During Thursday’s hearing, Jennifer Frese said Jones told Maki that the story involving Tibbetts had become “too big, too fast,” which is why Jones and another individual killed her.

“As the court is well aware, and as the evidence was produced at the trial, this case had national attention,” she said, “… that this woman presumably was out for a jog and was just snatched out of thin air.”

She said on May 26, the prosecution approached her and Chad Frese and only gave the information that an inmate was “running his mouth, and another inmate had said something,” so it was not presented as evidence. It was only after the trial, she said, when the defense learned of both Maki’s statements and statements made by Lyndsey Voss, Jones’ girlfriend.

Four hours after Maki interviewed with law enforcement on May 26, Voss said Jones had also told her that Bahena Rivera should not be in prison because he had killed Tibbetts. He had allegedly held a gun to her head when he told her this, according to court documents.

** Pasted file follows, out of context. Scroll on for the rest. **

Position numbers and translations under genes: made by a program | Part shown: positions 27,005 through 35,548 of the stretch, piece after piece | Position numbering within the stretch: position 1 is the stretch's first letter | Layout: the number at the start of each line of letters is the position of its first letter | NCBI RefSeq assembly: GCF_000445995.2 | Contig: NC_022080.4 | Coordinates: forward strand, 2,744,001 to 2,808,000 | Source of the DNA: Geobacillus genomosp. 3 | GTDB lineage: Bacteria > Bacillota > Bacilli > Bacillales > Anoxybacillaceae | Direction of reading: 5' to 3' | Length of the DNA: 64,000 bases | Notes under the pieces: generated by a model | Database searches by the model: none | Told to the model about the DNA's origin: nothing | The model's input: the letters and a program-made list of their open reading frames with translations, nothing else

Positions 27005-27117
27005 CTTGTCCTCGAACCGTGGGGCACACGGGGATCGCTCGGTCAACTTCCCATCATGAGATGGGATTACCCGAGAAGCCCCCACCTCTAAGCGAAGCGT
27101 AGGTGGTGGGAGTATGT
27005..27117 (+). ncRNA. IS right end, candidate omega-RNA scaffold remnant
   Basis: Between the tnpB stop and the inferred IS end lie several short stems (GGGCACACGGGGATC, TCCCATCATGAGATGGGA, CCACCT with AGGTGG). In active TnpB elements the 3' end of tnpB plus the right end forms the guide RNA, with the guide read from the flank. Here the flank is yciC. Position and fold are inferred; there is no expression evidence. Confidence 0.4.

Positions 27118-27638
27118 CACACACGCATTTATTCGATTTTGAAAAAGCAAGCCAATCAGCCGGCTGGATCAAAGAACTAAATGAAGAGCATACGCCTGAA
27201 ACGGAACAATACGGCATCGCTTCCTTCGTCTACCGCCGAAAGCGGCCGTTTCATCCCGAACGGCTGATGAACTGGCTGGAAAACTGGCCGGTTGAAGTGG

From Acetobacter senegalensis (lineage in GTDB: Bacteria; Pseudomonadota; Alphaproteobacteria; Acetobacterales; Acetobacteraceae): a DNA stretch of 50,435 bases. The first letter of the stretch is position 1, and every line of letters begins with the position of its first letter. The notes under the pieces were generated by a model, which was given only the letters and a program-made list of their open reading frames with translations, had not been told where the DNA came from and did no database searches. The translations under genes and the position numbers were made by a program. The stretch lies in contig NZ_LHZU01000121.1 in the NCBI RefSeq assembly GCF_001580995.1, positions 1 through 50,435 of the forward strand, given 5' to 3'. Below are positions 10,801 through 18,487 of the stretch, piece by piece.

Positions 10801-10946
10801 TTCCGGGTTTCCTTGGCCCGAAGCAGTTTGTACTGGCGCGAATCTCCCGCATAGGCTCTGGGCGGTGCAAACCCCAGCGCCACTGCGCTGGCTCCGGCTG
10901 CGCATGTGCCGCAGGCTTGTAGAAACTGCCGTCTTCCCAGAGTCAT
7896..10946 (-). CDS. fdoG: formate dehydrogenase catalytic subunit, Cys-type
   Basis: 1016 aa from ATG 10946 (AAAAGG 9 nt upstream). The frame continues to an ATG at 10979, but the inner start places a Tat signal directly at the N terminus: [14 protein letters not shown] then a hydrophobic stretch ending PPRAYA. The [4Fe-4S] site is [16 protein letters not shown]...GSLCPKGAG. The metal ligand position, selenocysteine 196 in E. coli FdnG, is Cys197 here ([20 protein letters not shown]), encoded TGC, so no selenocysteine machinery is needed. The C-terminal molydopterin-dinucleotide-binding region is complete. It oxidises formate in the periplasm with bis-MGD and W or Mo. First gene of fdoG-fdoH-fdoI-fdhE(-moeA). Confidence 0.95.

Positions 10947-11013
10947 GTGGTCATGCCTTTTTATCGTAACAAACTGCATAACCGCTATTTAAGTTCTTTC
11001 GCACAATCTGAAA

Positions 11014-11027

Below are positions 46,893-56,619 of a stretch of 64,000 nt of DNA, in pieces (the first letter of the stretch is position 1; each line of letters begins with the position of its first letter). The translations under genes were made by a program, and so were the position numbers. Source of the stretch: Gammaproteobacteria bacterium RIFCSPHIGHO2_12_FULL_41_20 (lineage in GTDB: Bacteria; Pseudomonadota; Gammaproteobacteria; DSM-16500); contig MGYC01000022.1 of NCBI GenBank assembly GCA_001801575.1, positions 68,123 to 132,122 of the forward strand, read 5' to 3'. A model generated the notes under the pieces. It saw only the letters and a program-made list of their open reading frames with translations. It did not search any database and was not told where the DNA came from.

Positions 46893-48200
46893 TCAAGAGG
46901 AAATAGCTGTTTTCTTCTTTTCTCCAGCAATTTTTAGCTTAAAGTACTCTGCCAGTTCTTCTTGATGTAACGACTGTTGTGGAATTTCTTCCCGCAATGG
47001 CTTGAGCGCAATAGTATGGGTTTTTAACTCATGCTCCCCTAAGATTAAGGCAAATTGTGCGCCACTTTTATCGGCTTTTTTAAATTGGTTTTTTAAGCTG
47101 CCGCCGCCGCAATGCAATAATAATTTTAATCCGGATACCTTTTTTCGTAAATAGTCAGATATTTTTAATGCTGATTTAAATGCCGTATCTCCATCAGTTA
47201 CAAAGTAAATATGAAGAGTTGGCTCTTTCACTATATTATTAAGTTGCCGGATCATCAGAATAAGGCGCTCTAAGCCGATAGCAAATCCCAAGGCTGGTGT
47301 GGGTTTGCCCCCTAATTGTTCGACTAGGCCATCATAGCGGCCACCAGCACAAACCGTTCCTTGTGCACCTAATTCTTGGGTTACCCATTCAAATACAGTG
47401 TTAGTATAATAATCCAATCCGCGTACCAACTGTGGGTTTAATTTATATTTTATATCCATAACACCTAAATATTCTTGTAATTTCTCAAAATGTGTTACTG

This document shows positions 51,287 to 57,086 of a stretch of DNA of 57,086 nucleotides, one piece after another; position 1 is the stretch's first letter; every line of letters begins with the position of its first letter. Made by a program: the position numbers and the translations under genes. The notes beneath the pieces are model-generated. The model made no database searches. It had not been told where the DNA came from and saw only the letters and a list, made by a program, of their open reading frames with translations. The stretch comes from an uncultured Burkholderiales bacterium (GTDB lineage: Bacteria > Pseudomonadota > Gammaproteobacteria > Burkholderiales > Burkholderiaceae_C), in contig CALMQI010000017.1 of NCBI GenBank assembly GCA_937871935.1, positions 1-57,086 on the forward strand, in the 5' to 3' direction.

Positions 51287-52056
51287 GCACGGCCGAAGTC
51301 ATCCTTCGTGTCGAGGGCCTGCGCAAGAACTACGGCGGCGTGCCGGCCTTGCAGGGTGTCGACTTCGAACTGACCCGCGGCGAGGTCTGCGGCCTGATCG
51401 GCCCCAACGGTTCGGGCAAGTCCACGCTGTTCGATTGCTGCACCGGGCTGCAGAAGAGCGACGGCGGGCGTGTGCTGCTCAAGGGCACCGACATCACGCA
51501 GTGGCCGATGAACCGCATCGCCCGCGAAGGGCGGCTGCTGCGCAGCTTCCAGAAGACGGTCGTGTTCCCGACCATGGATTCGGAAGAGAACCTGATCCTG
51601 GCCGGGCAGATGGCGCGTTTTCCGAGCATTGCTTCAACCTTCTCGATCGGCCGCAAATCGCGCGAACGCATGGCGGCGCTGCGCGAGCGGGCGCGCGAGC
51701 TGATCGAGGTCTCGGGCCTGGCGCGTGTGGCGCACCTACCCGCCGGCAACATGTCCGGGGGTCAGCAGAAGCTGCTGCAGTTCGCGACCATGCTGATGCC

Jennifer Frese added that Lowe allegedly has been trafficking women out of a home in Mahaska County, Iowa. In May 2018 – two months prior to Tibbetts’ disappearance – Lowe abducted a woman at a Casey’s General Store in Brooklyn, Iowa, where Tibbetts lived and went missing.

Lowe is currently in custody on federal firearms charges, according to Frese. All of the information surrounding any investigation relating to sex trafficking during the time of Tibbetts’ disappearance, or any investigation of Lowe is exculpatory, Jennifer Frese said. She requested that the state be compelled to turn it over as evidence for a new trial, if granted.

Exculpatory information is information or evidence that increases a defendant’s probability of innocence, according to Cornell Law.

Lowe has also been allegedly connected in the disappearance of Xavior Harrelson, 10, who went missing in Poweshiek County on or around May 27. According to court documents, Lowe and Harrelson’s mother, Sarah, were living together for an extended period of time and had a relationship.